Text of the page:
November 14, 1956
Appeal, No. 165, March T., 1956, from order of Court of Common Pleas of Westmoreland County, Feb. T., 1950, No. 161, in the matter of Sam Miller. Order as modified affirmed. Proceeding upon petition of guardian for distribution and discharge and upon petition of executors and rule to show cause why confirmation of accounts should not be set aside and reviewed. Decree entered discharging rule of executors and approving petition of guardian, before LAIRD, P.J., BAUER and O'CONNELL, JJ., opinion by LAIRD, P.J. Executors appealed.
Carroll Caruthers, for appellants.
Fred B. Trescher, with him Kunkle & Trescher, for appellee.
Before Stern, C.j., Jones, Bell, Chidsey, Musmanno and Arnold, JJ.
Author: Per Curiam
[ 386 Pa. Page 496]
OPINION PER CURIAM
We modify the decree of the court below by reducing the commission of the guardian from $9360 to $6240 and the attorney's fee for the guardian from $6000 to $4000. On the principal questions we affirm upon the following excerpts from the opinion of the court below:
"Many years prior to December 6, 1949, Samuel Miller and Wolf Daniels, both of Greensburg, formed a partnership for the purpose of conducting a scrap iron business in that municipality under the firm name of Daniels and Miller. Mr. Daniels and Mr. Miller were brothers-in-law, Mrs. Daniels being a sister of Sam Miller. On the death of Wolf Daniels, his interest in the partnership was taken over by his three sons, Jacob Daniels, Lewis Daniels and Harry Daniels. Therefore, on December 6, 1949, the partnership consisted of Sam Miller, a weak-minded person, and his three nephews, Jacob Daniels, Lewis Daniels and Harry Daniels; Sam Miller owning an undivided one-half interest and the three Daniels boys owning the other undivided half interest.
"Mr. Miller, more familiarly known as Sam Miller, had been under the care of a doctor for some time and on December 6, 1949, Lewis Daniels, a nephew and partner of the said Samuel Miller, filed a petition in this Court at the above number and term for the appointment of a guardian for Sam Miller, alleging that the said Sam Miller was mentally defective and unable to take care of his person, property and estate.
"A hearing was had on the said petition, on December 21, 1949, and after testimony taken, a decree was
[ 386 Pa. Page 497]
entered adjudging the said Sam Miller incompetent and unable to take care of his property and estate, and the First National Bank in Greensburg, was appointed guardian of the estate of the said Sam Miller, alias dictus Samuel Miller.
"At the time the First National Bank in Greensburg was appointed guardian on December 21, 1949, it gave bond, and assumed the duties of the office, and filed numerous petitions in this court relative to its ward's property and estate. On May 11, 1951, a petition was filed by Jacob Daniels, Lewis Daniels and Harry Daniels, partners of Sam Miller, praying that the partnership theretofore existing between the petitioners and Sam Miller be dissolved.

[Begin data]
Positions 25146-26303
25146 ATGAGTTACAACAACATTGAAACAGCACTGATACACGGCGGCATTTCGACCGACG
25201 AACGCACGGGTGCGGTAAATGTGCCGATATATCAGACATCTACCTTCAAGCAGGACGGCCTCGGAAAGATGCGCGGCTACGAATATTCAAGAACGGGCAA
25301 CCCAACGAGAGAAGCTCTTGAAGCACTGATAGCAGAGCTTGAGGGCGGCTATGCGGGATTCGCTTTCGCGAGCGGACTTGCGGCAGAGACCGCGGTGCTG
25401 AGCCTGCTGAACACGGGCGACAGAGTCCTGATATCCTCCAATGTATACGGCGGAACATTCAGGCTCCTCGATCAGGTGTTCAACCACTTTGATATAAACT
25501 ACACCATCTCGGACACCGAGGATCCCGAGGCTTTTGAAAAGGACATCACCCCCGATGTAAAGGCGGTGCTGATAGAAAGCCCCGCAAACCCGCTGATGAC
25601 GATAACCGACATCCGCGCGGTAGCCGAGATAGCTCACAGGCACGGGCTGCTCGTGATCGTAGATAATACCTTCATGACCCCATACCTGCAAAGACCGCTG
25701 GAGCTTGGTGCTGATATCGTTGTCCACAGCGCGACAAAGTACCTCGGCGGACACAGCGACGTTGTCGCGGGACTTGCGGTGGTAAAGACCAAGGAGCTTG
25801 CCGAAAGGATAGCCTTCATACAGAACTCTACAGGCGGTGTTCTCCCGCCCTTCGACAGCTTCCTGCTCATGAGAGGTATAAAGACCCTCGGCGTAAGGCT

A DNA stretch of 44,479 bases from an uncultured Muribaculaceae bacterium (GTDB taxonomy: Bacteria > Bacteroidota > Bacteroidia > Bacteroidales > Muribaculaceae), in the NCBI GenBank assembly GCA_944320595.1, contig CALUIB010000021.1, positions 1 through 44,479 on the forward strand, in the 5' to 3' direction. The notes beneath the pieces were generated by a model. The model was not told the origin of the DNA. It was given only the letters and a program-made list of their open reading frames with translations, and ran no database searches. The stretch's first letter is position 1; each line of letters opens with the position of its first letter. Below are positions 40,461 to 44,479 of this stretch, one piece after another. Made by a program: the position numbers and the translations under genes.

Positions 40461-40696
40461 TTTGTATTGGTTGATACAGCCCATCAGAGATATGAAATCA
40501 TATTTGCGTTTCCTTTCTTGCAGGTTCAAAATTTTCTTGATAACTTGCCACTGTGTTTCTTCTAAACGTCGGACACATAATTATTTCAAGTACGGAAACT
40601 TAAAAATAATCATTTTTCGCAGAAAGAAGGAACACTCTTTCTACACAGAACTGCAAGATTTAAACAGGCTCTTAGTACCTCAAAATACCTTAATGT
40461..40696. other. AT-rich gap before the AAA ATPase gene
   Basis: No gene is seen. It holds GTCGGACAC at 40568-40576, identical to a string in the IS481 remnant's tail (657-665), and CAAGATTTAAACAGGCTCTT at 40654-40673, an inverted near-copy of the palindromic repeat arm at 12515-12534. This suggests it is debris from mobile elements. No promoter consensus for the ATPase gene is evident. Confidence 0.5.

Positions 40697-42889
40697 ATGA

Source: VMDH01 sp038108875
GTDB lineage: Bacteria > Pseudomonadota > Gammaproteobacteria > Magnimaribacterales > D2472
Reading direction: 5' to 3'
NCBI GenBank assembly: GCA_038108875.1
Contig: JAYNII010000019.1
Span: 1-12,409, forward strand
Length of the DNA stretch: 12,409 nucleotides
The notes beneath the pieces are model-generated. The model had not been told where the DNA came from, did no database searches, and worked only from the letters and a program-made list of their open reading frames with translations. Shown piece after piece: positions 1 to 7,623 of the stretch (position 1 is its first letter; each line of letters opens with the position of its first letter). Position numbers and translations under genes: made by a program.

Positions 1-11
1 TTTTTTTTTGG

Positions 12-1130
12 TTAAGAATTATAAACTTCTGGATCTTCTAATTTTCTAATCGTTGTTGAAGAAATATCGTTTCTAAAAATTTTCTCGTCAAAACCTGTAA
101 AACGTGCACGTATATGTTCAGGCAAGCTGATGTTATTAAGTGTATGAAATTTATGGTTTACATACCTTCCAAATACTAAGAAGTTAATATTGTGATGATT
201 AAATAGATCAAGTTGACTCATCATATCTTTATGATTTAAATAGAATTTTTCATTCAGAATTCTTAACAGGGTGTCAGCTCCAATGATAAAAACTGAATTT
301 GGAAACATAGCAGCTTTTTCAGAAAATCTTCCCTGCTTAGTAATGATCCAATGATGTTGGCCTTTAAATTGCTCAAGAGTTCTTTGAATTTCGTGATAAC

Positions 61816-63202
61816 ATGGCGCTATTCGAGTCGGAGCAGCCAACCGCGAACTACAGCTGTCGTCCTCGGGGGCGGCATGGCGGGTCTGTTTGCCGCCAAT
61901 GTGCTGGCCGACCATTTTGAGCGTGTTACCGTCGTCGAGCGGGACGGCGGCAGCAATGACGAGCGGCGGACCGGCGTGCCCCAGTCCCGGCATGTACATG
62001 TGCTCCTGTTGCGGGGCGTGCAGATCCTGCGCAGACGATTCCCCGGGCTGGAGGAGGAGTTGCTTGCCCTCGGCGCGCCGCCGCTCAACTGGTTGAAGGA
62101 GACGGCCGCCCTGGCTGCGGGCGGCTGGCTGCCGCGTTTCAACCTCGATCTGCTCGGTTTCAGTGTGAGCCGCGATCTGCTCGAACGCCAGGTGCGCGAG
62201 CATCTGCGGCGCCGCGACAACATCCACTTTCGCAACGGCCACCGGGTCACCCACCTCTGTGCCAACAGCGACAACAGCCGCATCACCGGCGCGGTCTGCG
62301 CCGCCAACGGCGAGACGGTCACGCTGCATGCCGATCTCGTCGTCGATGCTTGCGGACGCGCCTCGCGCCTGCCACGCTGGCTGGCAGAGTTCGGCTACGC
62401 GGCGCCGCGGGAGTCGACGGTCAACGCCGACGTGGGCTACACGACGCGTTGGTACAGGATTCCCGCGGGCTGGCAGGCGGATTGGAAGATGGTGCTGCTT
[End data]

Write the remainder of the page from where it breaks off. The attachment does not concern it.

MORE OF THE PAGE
"After due and careful consideration by the Court, the prayer of the petitioners was granted and the partnership was dissolved May 31, 1951 by decree of this Court. On June 4, 1951, a hearing was held to determine the value of the partnership property and business of the firm known as Daniels and Miller. Notice was given to all parties in interest at that time, namely, the next of kin, as provided by law. No one appearing in court or objecting to having the value of the partnership assets ascertained, fixed and determined, the value of Sam Miller's interest in the partnership of Daniels & Miller was established. Numerous witnesses were called and testified as to the value of the business of the partnership, at least one of the witnesses being engaged in the real estate business in Greensburg, Pennsylvania, and knowing the value of the real property, which was owned by the partnership; other witnesses being engaged in the scrap iron business and yet other witnesses being engaged in the motor vehicle business. The testimony of the witnesses, taken and filed at the above number and term, shows Mr. Miller's
[ 386 Pa. Page 498]
interest in the partnership to have been approximately seventy or eighty thousand dollars.
"Jacob Daniels, Lewis Daniels and Harry Daniels, the former partners and nephews of Mr. Miller, offered to purchase the interest of Sam Miller, the weak-minded person, and pay therefor the sum of $70,000.00 in the manner following: $40,000.00 in cash and $1,000.00 per month for thirty months. In addition to the consideration of seventy thousand dollars for the one-half interest in said partnership, the former partners agreed further that if Sam Miller should live after the last payment of one thousand dollars had been made, then, the Messrs. Daniels, purchasers, would continue to pay to the guardian of Mr. Miller the sum of $350.00 per month as long as the said Sam Miller lived, he being their mother's brother.
"The Court, having in mind that best interests of the incompetent, approved the sale of the ward's interest in the partnership, to Jacob Daniels, Lewis Daniels and Harry Daniels, his former partners and nephews.
"It must be borne in mind that when the petition for the appointment of a guardian in this case was filed on December 6, 1949, the Act of 1951 had not been passed. Accounts up to that time, which were filed in the office of the Prothonotary, were duly advertised, confirmed nisi and if no exceptions were filed the said accounts were confirmed absolute.
"The record shows that the first and partial account of the guardian, in the instant case, was filed on October 19, 1951, and on November 17, 1951, the account was confirmed nisi. On November 28, 1951, no exceptions having been filed thereto, the account was confirmed absolute sec. reg. et sec. leg.
"The incompetent, Sam Miller, having died on February 8, 1952, a second and final account was filed by
[ 386 Pa. Page 499]
the guardian in this Court on April 5, 1952, confirmed nisi May 10, 1952, and absolute May 21, 1952, sec. reg. et sec. leg.
"A contest having developed over the will of Samuel Miller, on May 6, 1952, Edwin J. Morrell, Esquire, was appointed administrator pendente lite of the estate of Sam Miller, alias dictus Samuel Miller, who had died testate on February 8, 1952. The said Edwin J. Morrell was the representative of the estate of Sam Miller, alias dictus Samuel Miller, and was acting in that capacity when the second and final account was filed and confirmed absolute.